When reached by phone, Nadra spokesperson Faik Ali Chachar declined to comment on the benefits or pitfalls of the current FBR drive. “We followed the federal government’s directions in letter and in spirit, and posted online the data that we had. It is beyond our domain to gauge the success or share any details of the traffic on the portal,” he said.
Inland Revenue Member Dr Hamid Ateeq Sarwar, who is also the FBR spokesperson, said the current strategy was already yielding results as 90,000 new taxpayers had expressed their intent to file tax returns.
“From 1.3m taxpayers in 2017, the number rose to 1.7m in 2018 and now stands at 2.05m in 2019. The World Bank hopes the number will touch 4m by 2022. We in the FBR, however, target to touch that count by the end of 2020,” he said.
“The initial period is the toughest. Once critical mass is achieved, the going will become easy. We are reading early signals of greater inclination among citizens to abide by tax laws primarily because they feel that now we mean business and the cost of dodging taxes will exceed the benefit of evasion,” Dr Sarwar pointed out.
Dr Rashid Amjad, an eminent economist and former vice chancellor of the Pakistan Institute of Development Economics, believes the country can’t carry on with an irresponsible mindset, be it the private sector, the government or citizens. He was referring to the low tax compliance by people, resistance to documentation in the business community and poor governance.
“There is a lot of anxiety (over the FBR portal) and the government needs to act swiftly to remove discrepancies pointed out in the legislative structure or the online data pool. Now that it has notified its intent, it should now handle associated issues with kid gloves,” he said.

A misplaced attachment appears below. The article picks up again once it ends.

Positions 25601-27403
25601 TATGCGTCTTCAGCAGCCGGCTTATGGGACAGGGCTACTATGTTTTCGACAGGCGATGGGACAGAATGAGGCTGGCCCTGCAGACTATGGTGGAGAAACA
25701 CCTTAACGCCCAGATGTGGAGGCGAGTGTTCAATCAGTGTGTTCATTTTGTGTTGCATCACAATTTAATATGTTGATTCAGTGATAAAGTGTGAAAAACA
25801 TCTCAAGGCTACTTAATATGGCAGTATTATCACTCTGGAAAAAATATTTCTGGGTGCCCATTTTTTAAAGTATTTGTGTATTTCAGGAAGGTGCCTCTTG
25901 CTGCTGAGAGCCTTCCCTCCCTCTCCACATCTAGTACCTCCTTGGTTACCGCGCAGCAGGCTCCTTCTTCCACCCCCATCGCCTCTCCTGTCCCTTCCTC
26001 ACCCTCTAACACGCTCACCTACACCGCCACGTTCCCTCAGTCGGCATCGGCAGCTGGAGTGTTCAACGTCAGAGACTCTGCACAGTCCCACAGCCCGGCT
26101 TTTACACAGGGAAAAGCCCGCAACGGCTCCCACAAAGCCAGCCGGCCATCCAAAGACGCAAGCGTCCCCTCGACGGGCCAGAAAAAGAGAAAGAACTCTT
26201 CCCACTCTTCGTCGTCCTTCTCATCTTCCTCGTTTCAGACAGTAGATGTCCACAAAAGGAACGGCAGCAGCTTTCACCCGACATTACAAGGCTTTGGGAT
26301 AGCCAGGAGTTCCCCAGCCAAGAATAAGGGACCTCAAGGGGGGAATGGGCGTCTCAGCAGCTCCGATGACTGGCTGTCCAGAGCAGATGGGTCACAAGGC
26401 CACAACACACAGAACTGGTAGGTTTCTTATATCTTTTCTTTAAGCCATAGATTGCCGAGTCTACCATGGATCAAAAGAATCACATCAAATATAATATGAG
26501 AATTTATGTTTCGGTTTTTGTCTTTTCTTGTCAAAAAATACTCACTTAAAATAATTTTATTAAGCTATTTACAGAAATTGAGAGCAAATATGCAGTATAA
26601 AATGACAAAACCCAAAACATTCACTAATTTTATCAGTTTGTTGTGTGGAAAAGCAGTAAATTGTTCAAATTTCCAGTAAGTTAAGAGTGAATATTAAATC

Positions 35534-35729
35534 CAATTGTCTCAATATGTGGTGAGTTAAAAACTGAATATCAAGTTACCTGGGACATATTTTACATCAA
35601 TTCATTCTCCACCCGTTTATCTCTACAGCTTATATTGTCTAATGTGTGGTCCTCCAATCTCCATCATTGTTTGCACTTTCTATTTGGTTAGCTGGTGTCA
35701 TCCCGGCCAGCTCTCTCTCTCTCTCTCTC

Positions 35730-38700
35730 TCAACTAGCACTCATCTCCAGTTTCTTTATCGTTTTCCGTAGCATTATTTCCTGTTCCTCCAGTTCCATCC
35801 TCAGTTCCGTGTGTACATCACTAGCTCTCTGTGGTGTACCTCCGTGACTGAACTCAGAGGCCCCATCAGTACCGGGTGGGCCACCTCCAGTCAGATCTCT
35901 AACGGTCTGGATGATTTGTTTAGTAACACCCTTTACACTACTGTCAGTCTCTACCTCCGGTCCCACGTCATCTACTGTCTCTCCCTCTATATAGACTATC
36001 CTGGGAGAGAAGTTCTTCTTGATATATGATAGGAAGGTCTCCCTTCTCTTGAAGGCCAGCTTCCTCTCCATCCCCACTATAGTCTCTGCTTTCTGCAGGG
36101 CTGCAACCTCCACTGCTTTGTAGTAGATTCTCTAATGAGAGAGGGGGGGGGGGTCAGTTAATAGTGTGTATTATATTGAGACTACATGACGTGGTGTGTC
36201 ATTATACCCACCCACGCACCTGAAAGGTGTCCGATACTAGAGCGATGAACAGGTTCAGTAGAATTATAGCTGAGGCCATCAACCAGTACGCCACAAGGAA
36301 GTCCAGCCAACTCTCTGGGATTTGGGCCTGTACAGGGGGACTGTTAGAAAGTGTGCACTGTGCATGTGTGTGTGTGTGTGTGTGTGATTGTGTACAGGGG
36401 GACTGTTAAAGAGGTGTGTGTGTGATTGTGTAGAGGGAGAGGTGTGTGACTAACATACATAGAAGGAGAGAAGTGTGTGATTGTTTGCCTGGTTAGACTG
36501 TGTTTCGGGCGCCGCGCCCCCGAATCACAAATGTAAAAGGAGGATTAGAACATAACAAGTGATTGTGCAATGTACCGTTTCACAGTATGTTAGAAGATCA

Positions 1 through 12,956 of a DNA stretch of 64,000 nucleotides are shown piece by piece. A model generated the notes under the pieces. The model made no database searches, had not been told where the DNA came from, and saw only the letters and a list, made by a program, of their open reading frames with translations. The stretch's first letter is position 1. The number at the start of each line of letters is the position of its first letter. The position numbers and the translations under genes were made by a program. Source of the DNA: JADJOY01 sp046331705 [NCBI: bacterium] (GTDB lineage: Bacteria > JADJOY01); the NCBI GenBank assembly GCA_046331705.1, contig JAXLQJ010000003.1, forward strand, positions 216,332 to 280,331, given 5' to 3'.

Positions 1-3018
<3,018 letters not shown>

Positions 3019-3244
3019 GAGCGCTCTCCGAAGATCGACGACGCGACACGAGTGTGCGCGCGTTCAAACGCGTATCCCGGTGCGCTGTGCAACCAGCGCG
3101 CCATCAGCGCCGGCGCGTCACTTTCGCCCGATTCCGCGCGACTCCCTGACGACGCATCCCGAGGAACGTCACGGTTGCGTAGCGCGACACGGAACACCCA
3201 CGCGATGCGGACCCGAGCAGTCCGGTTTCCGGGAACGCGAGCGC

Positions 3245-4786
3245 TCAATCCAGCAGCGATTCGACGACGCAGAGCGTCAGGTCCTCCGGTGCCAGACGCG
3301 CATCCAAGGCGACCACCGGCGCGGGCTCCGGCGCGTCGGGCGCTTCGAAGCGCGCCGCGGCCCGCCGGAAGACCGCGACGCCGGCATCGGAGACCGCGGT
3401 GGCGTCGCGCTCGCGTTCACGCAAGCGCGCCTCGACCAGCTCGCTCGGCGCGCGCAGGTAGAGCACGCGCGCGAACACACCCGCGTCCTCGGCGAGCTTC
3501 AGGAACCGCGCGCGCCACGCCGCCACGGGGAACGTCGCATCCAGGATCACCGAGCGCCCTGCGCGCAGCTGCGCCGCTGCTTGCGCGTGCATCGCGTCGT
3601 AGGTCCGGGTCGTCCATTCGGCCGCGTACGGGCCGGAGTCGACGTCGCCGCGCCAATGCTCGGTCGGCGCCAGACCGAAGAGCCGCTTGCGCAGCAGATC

Pakistan is ranked 173rd in terms of tax compliance. It is often referred to as a poor country of a relatively rich citizenry. But people right now are a bit confused, according to Muneer Kamal, a retired banker and former chairman of the Pakistan Stock Exchange (PSX). “There is more on the plate than people can chew. There is the IMF, FATF, amnesty scheme, new budget measures and online portals… It shouldn’t be surprising if people are overawed. The fiscal deficit is unsustainable and the tax base needs to be widened. Any move in that direction is positive.”
Dynamics are changing for the private sector, he said. To him, it made “perfect sense if they step back and reassess and recast their business plans to adjust to the ground realities”.
Employers Federation of Pakistan President Majyd Aziz acknowledges that the government is trying to change the decadent structure. “The problem is with the mindset, and it would be vain to expect a change overnight.” He advised caution.
“Out of the frying pan into the fire will not serve anyone. The government need not lose sight of the street and shutter power when it goes about doing its business,” he said while referring to public protests against harsh economic policies and the threat of lockouts by the small and medium enterprises, which absorb the major chunk of the country’s manpower.
Amid all this, what is the salaried class thinking? “Paying taxes has not helped the salaried class. It will be of no use to us because the government won’t do anything for us. As far as we are concerned, it is like throwing our hard-earned money down the drain,” remarked a dejected lady working in an upscale boutique in Karachi.
Published in Dawn, The Business and Finance Weekly, July 8th, 2019